The Last Full Measure
Number three in the continuing mystery-solving adventures of itinerant 1940s swing band musician Katy Green is measurably better than number two, A Fugue in Hell’s Kitchen (2004), but still not nearly as fine as number one, Too Dead to Swing (2002). The setting of Katy’s latest adventure is an ocean liner headed for Hawai’i in December, 1941, and right away you know what that means. As part of an all-girl group hired to entertain the passengers, you might think impending events would be trouble enough, but not so.
There is a murder on board, but one with no real suspects, so once in Hawai’i, there is nothing to forestall a side journey to locate a treasure buried by native Hawai’ians during a failed insurrection against the haoles in control of the islands many years before.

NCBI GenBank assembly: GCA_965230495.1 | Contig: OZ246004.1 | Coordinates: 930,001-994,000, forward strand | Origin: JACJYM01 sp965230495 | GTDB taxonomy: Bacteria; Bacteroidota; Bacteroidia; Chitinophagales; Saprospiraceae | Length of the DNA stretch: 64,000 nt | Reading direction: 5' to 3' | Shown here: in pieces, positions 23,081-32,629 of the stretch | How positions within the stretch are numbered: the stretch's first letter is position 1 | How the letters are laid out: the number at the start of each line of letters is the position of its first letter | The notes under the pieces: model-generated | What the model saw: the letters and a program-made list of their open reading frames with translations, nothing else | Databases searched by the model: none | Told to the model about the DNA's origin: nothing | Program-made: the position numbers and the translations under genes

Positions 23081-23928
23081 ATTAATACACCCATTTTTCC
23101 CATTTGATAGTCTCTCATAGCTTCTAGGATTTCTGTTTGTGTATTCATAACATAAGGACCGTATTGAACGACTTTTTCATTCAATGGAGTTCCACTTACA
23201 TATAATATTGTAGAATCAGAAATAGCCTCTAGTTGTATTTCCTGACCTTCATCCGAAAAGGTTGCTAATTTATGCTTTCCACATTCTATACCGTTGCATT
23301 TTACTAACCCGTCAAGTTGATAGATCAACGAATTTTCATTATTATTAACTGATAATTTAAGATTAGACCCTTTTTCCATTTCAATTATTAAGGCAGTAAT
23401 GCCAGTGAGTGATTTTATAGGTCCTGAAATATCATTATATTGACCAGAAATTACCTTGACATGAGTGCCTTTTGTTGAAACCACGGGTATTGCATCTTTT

This recitation of historical events requires a couple of short lectures, which, while necessary, also slows the action to a crawl. Soon enough it is back to the still-unsolved murder, committed by one of the dumbest villains in print, magnified by two events having probabilities of say, one in a million each. Other than that, the travelogue and the on-board camaraderie are nicely done and may be in themselves worth the price of admission. The author knows his music, and it shows.